1274020
Bob Rabaglia
Maryland Department of Agriculture

Emergence sequence. Maryland, 2004. See pictures 1274019-1274026 for complete sequence.

1274021
Bob Rabaglia
Maryland Department of Agriculture

Emergence sequence. Maryland, 2004. See pictures 1274019-1274026 for complete sequence.

1274022
Bob Rabaglia
Maryland Department of Agriculture

Emergence sequence. Maryland, 2004. See pictures 1274019-1274026 for complete sequence.

1274023
Bob Rabaglia
Maryland Department of Agriculture

Emergence sequence.  2004. See pictures 1274019-1274026 for complete sequence.

1274024
Bob Rabaglia
Maryland Department of Agriculture

Emergence sequence. Maryland, 2004. See pictures 1274019-1274026 for complete sequence.

1274025
Bob Rabaglia
Maryland Department of Agriculture

Emergence sequence. Maryland, 2004. See pictures 1274019-1274026 for complete sequence.

1274026
Bob Rabaglia
Maryland Department of Agriculture

Emergence sequence. Maryland, 2004. See pictures 1274019-1274026 for complete sequence.

1274027
Bob Rabaglia
Maryland Department of Agriculture

Adults swarming

1274028
Chris Steiner
USDA Forest Service

Mating

1274029
Doug Stone
Mississippi State University

Mature adult female is a robust glossy black beetle, notice that it is larger than most ambrosia beetles. It measures 3.7 millimeters in length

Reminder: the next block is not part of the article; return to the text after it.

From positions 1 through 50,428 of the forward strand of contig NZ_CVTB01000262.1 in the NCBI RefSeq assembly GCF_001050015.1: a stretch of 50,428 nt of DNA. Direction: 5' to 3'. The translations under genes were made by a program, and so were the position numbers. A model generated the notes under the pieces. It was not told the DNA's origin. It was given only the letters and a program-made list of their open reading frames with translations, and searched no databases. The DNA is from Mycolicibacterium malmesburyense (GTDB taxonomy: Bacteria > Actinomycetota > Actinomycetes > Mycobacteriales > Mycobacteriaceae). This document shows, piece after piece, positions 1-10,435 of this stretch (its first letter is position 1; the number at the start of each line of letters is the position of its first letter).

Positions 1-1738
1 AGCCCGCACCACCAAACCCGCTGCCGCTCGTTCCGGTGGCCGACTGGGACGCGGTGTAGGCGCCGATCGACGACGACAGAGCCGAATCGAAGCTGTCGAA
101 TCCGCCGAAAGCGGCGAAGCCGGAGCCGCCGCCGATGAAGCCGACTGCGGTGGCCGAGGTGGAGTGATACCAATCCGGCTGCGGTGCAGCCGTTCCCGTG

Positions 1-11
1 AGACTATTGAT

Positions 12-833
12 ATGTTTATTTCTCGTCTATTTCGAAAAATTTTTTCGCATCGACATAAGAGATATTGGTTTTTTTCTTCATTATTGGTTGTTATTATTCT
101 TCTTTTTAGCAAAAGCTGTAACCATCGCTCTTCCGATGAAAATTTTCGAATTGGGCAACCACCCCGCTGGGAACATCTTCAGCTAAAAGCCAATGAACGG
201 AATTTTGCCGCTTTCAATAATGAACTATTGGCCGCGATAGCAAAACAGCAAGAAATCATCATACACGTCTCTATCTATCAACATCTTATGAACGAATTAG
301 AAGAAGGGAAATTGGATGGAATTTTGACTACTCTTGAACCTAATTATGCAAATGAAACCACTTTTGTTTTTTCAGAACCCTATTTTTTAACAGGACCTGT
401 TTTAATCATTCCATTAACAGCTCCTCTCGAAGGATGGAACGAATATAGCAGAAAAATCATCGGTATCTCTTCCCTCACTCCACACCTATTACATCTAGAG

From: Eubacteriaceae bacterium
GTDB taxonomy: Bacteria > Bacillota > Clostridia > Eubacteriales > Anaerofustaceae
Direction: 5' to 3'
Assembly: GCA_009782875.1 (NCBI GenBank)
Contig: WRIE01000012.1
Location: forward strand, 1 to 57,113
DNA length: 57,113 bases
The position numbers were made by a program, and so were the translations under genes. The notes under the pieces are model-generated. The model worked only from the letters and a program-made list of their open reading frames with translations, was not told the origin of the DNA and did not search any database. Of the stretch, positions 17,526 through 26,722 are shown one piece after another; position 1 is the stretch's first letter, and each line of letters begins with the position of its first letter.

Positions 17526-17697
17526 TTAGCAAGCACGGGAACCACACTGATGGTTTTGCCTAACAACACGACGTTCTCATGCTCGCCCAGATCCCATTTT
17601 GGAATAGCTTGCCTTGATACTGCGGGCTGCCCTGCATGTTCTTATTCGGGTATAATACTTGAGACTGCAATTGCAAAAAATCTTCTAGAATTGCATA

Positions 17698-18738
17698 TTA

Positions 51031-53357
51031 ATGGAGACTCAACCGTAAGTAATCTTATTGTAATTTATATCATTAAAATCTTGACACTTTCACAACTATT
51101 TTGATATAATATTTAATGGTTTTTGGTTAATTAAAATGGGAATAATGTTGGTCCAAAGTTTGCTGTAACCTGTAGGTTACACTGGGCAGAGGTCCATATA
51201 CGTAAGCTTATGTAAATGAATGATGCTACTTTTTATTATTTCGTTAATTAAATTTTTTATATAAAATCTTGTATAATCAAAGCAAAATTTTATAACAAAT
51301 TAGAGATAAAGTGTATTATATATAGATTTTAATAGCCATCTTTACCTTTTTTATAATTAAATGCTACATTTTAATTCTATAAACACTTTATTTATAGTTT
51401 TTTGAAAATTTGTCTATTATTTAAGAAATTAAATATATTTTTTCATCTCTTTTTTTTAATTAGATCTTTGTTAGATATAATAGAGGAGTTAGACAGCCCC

1274030
Doug Stone
Mississippi State University

Just under the scutellum in a female, you will find the mycangia. The mycangia Is a highly specialized saclike organ of ectodermal origin, which is used by the beetle to maintain and transport fungi during dispersal. Notice the honeycomb appearance of the mycangia.

1274031
Doug Stone
Mississippi State University

A close look into the ultrastructure of the mycangia yields many fungal spores and segmented hyphae. From (Kajimura and Hijii 1994) and (Kinuura 1995), the primary food source for the larvae and adults is a species-specific fungus in the genus Ambrosiella.

1274032
Doug Stone
Mississippi State University

The mature adult male is dwarfed and flightless. The sex ratios in ambrosia beetles can be (10:1) to (30:1) female to male. The males are rarely seen. After mating with the mother beetle or late emerging sisters, the male dies.

1274033
Doug Stone
Mississippi State University

The eggs are ellipsoidal in shape and are white, shiny, and soft. Notice the thickness of the fungi lining the gallery wall.

1274034
Doug Stone
Mississippi State University

Feeding on Ambrosiella spp.

1274035
Doug Stone
Mississippi State University

Here is a typical gallery in wild muscadine vine. Notice the black stain from the fungi remains in the wood after beetle emergence.

1274036
Herbert A. 'Joe' Pase III
None

1st place in the 2004 Southern Forest Insect Work Conference Photo Salon in the category of Forest Insect Damage.

1274037
Herbert A. 'Joe' Pase III
None

May be abundant on the trunk of a tree. Here a "herd" of barklice inhabits the bark of a mimosa tree. Because they are gregarious, they are sometimes called "tree cattle."

1274038
Herbert A. 'Joe' Pase III
None

Bess beetles are common in decaying logs. They are a beneficial insect in that they aid in recycling dead wood.

1st place in the 2004 Southern Forest Insect Work Conference Photo Salon in the category of Forest Insects.

1274039
Herbert A. 'Joe' Pase III
None

Bess beetles are common in decaying logs. They are a beneficial insect in that they aid in recycling dead wood.

1274040
Herbert A. 'Joe' Pase III
None

Pitch tube

1274042
Herbert A. 'Joe' Pase III
None